Northern Prairie Wildlife Research Center
A Comprehensive Review of Observational and Site Evaluation Data of Migrant Whooping Cranes in the United States, 1943-99
Although the data are observational only, and cannot provide unbiased information on habitat use by whooping cranes, there is some merit in continuing to collect data on incidental sightings of whooping cranes during migration, and to collect some specific habitat information at those locations. One example of the data's value is the recent use of whooping crane locations and dates of occurrence by flyway biologists to examine possible conflicts between the snow goose conservation action with migrating whooping cranes. Continuation of data collection, with periodic reviews, will likely provide insights into areas used by migrant whooping cranes and possible shifts in stopover areas. However, we strongly recommend that future data collection efforts be carefully considered and designed to reduce the biases inherent in observational data. The main database probably always will have inherent biases because of unequal observation effort among regions or years, and this needs to be recognized at all times. However, states or regions within states could be targeted for more objective data collection. Areas of particular interest could be targeted to systematically survey for whooping cranes and to document their use-days and habitat use. With appropriate design, such surveys could address questions about effects of habitat condition (e.g., occurrence or use-days of whooping cranes during drought periods) or management (e.g,. moist-soil management or other water management efforts). Caution must be exercised, however, in interpreting data; information collected in 1 area cannot be assumed to apply to other, unsurveyed areas.
The current system of data collection and entry needs to be thoroughly reviewed and revised, mainly to improve efficiency of translating field observations into an electronic records and to simplify field observations. The current system evolved over several decades which included the advent of personal computers and changing ideas about database management and what should be recorded. We believe simplifying the information recorded in the field would enhance the participation of observers by making the task more attractive and requiring less time. But coordinators of such a database also must develop incentives to encourage more participation to contribute both confirmed sightings and habitat data, especially in states or areas within states where there appear to be gaps. For example, local wildlife area managers, active birders, or interested ranchers in more remote regions (e.g., Nebraska Sandhills region, southwestern North Dakota) could be encouraged to participate through educational efforts and improved communication.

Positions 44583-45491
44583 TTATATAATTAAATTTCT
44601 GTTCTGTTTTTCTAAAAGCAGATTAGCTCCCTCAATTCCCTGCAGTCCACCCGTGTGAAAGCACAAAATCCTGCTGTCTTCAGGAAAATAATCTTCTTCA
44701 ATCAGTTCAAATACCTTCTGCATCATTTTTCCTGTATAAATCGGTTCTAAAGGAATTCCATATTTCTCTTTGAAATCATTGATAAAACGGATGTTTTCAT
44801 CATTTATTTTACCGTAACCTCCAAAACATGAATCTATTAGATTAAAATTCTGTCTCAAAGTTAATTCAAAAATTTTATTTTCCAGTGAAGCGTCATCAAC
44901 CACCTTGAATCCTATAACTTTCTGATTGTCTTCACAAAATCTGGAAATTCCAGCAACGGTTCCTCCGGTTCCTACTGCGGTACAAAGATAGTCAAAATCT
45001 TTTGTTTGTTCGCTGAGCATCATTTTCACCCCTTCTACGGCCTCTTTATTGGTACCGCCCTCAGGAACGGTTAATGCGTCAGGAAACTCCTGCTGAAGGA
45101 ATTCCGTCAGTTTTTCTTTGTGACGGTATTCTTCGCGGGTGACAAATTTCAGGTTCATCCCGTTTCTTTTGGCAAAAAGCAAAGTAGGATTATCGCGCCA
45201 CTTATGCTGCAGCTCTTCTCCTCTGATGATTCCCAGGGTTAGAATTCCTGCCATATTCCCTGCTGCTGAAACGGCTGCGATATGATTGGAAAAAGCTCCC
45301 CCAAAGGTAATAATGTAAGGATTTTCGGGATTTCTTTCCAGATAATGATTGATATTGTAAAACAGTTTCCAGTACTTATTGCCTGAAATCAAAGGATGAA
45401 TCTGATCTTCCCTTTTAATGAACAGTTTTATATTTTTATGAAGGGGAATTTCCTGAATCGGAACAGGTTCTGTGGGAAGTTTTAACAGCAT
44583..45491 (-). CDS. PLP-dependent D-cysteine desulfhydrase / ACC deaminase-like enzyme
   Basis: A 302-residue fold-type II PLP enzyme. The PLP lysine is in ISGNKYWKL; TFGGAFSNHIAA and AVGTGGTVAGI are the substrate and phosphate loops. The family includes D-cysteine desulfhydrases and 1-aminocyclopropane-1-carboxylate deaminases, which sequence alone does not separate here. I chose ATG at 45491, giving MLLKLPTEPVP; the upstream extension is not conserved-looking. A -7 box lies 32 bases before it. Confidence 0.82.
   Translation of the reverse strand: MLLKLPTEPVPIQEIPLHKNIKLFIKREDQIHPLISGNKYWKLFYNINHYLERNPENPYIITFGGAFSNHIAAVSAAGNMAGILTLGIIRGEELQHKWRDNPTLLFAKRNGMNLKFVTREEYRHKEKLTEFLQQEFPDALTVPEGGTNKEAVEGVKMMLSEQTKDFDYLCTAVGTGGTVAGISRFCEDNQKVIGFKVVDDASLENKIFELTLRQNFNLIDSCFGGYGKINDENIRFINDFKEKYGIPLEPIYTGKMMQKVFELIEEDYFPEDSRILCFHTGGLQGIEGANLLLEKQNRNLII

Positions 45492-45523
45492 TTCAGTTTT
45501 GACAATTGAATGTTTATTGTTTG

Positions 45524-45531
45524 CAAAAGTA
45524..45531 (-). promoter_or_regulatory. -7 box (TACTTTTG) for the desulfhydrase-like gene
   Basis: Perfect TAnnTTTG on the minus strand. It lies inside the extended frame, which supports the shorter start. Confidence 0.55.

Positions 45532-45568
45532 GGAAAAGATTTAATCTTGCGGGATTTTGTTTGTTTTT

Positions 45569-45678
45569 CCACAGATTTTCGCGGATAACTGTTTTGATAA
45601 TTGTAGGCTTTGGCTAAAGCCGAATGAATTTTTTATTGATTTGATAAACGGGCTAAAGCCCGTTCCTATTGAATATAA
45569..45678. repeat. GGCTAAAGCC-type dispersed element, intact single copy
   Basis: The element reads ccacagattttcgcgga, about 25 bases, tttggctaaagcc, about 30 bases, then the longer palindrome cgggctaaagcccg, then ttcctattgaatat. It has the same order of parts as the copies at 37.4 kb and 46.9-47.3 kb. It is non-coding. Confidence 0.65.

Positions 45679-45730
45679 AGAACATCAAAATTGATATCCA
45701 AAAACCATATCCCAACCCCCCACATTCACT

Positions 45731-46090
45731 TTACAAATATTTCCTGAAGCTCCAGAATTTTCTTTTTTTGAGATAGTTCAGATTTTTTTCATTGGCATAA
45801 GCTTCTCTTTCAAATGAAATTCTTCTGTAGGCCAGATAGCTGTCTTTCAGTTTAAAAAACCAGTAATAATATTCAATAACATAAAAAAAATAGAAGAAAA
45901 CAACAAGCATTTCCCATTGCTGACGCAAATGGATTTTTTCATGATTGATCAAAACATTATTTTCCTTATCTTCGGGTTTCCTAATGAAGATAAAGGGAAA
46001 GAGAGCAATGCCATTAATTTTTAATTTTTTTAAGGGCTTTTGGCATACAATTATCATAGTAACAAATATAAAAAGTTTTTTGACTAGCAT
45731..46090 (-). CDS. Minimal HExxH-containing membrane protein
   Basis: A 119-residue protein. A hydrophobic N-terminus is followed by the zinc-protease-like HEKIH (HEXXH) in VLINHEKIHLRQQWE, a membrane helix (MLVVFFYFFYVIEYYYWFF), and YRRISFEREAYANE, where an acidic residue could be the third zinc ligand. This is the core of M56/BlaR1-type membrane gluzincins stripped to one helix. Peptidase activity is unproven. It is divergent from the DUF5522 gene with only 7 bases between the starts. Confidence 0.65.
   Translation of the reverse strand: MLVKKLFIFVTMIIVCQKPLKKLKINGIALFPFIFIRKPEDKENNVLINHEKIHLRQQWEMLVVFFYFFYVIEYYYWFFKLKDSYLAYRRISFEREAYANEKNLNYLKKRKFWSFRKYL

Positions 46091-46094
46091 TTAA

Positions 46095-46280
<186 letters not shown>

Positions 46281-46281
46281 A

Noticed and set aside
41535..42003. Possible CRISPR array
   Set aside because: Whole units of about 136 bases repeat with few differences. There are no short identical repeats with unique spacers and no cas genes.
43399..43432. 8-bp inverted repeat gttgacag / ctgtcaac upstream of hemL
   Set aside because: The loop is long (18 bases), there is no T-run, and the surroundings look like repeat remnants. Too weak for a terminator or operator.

Although data sheets for observers in the field can be simplified, especially in terms of the habitat information collected, it also is important to tighten up the protocol for data collection and the definitions so that the data collected are more consistent and more accurate across observers and states. We recommend that the USFWS engage an experienced biologist to simultaneously develop the new database and to more carefully define categories, protocol, and possibly survey designs. The new database should be fully compatible with the existing database but also designed for more efficient data entry and management. If specific states or organizations decide to collect information beyond that in the USFWS efforts, it will be important to coordinate with those groups for consistency in protocol and data sharing.
From our experience working with the current data, we provide below some recommendations on both general data collection and management aspects and on the various variables recorded. The recommended changes made below should be carefully considered and discussed with biologists/observers from different states before implementation. One should consider what whooping cranes encounter in their migration range and what is of real significance (e.g., is it important to differentiate between use of green rye vs. green spring wheat). Also, these measures of "use" must be broad enough to encompass the entire flyway with some consistency and with some biological value. More specific examination of habitat use (e.g., use of CRP vs. alfalfa) should be the focus of targeted studies that will have more intensive measures of use and availability.